The Yankees put the winning run on second in the 10th when Erick Aybar failed to touch second on the front end of a 4-6-3 double play grounder by Jorge Posada -- a gutsy but correct call by second base umpire Jerry Layne (television replays showed Aybar clearly did not touch the bag before his relay throw to first).

The Angels had given the Yankees a gift. Johnny Damon faced Darren Oliver with one out, and Oliver escaped when Damon fouled out to third and Mark Teixeira ended the inning on a force out.

In the top of the 11th, Alfredo Aceves walked Gary Matthews, Jr., who advanced to second on Aybar's redemptive sacrifice and a run-scoring flare to left by Figgins, who, also redeemed, stood at second base exalting.

And it was here where the Angels were poised to steal the game and the momentum in the series. They had shown toughness in the late innings, had come back from a 2-0 deficit and now led 3-2. As the series began, the Angels' greatest disadvantage against the Yankees was in their comparative bullpens: Oliver and closer Brian Fuentes against Phil Hughes and Mariano Rivera. While both were good -- and Oliver excellent -- against Boston, asking them to close out a determined Yankees team is not an easy assignment.

But Oliver had pitched stoutly and was in line to be the winning pitcher.

Still, the Angels had an opportunity to finish the Yankees. With Figgins on second, Aceves walked Abreu to face Torii Hunter, who couldn't come up with a big hit, grounding into a 5-4-3 inning-ending double play.

Scioscia avoided using Fuentes though he could have used him for favorable matchups in the ninth and 10th, but now he entered to close out the game in the 11th.

Rodriguez led off, but was followed not by Hideki Matsui and Nick Swisher, but rookie Freddy Guzman (who ran for Matsui in the ninth) and Brett Gardner (who ran for Swisher in the seventh). Robinson Cano followed Gardner.

After Rodriguez, the left-handed Fuentes faced three left-handed batters. Guzman had six at-bats in the regular season, with one hit. For his career -- all 47 games of it -- he has 20 hits and 17 strikeouts.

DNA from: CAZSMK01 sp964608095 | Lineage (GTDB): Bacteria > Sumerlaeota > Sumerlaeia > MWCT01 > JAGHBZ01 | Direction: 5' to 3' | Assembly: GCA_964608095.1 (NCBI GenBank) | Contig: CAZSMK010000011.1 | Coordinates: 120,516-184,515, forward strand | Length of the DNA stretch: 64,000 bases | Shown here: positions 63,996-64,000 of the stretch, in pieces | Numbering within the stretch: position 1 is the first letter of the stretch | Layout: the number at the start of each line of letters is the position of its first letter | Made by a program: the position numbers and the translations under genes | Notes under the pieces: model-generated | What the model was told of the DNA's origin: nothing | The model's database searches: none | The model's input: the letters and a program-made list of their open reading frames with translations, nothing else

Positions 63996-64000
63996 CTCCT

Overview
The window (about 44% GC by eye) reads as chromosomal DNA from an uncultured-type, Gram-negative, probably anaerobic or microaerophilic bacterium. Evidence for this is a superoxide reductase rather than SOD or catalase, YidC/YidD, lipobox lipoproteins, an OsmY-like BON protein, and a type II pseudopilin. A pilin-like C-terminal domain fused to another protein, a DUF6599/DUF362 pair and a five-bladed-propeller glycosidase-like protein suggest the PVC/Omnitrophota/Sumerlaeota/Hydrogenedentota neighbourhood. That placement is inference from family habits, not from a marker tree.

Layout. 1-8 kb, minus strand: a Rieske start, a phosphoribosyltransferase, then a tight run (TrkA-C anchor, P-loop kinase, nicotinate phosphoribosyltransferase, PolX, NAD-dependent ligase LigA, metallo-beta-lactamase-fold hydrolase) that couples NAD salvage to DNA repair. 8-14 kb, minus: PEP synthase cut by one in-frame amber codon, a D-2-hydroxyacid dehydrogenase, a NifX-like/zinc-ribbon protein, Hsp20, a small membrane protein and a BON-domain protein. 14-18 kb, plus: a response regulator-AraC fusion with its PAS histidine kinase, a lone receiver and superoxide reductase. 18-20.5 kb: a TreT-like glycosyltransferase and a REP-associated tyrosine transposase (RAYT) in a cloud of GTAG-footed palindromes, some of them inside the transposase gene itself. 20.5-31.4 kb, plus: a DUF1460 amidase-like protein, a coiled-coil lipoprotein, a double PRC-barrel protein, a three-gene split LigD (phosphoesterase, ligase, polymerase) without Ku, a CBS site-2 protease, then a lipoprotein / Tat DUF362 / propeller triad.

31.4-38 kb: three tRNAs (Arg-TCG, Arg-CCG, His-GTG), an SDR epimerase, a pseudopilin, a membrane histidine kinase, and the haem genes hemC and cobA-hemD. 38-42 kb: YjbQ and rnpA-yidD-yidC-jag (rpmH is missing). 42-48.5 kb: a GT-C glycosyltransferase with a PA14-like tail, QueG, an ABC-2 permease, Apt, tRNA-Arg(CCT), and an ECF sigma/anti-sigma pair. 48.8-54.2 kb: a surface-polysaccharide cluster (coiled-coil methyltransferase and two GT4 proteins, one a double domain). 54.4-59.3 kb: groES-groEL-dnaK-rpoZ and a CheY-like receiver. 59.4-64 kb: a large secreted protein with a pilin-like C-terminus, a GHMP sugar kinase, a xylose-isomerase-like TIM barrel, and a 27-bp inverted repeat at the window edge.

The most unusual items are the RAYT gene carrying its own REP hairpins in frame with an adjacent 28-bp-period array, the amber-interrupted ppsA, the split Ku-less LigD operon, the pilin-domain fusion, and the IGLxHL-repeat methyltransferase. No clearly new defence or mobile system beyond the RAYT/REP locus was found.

Gardner, another rookie, notched his first-ever postseason hit an inning earlier, and Cano, whose two-out triple drove in the Yankees' first run of the game, was 1-for-4 lifetime against Fuentes.

Conventional wisdom says never walk the potential tying run, but of the three players that followed, Fuentes had a clear advantage, while Rodriguez -- already dangerous and playing with much to prove -- represented the only true home run threat.

But Fuentes challenged Rodriguez, throwing him a first-pitch fastball for a strike, and then another.

On his third pitch, Fuentes threw Rodriguez a mush fastball on the outer part of the plate, which Rodriguez crushed into the right-center-field seats, tying the game at 3.

Fuentes' pitch was inexcusable, and should the Angels fail to at least send this series back to New York, that one pitch will be the biggest reason the Angels' season came to an end.

[+] EnlargeBobby Abreu
AP Photo/Kathy Willens It's been an ALCS to forget so far for Bobby Abreu.

The process deserves discussion. At no point was there a conversation on the mound to reiterate the situation. It is unclear if in the dugout, Fuentes was reminded that Rodriguez was no longer being protected by Matsui, but Guzman.

What is clear is that Fuentes made a colossal mistake, first by throwing a home run ball on an 0-2 count, and perhaps by pitching to Rodriguez in the first place.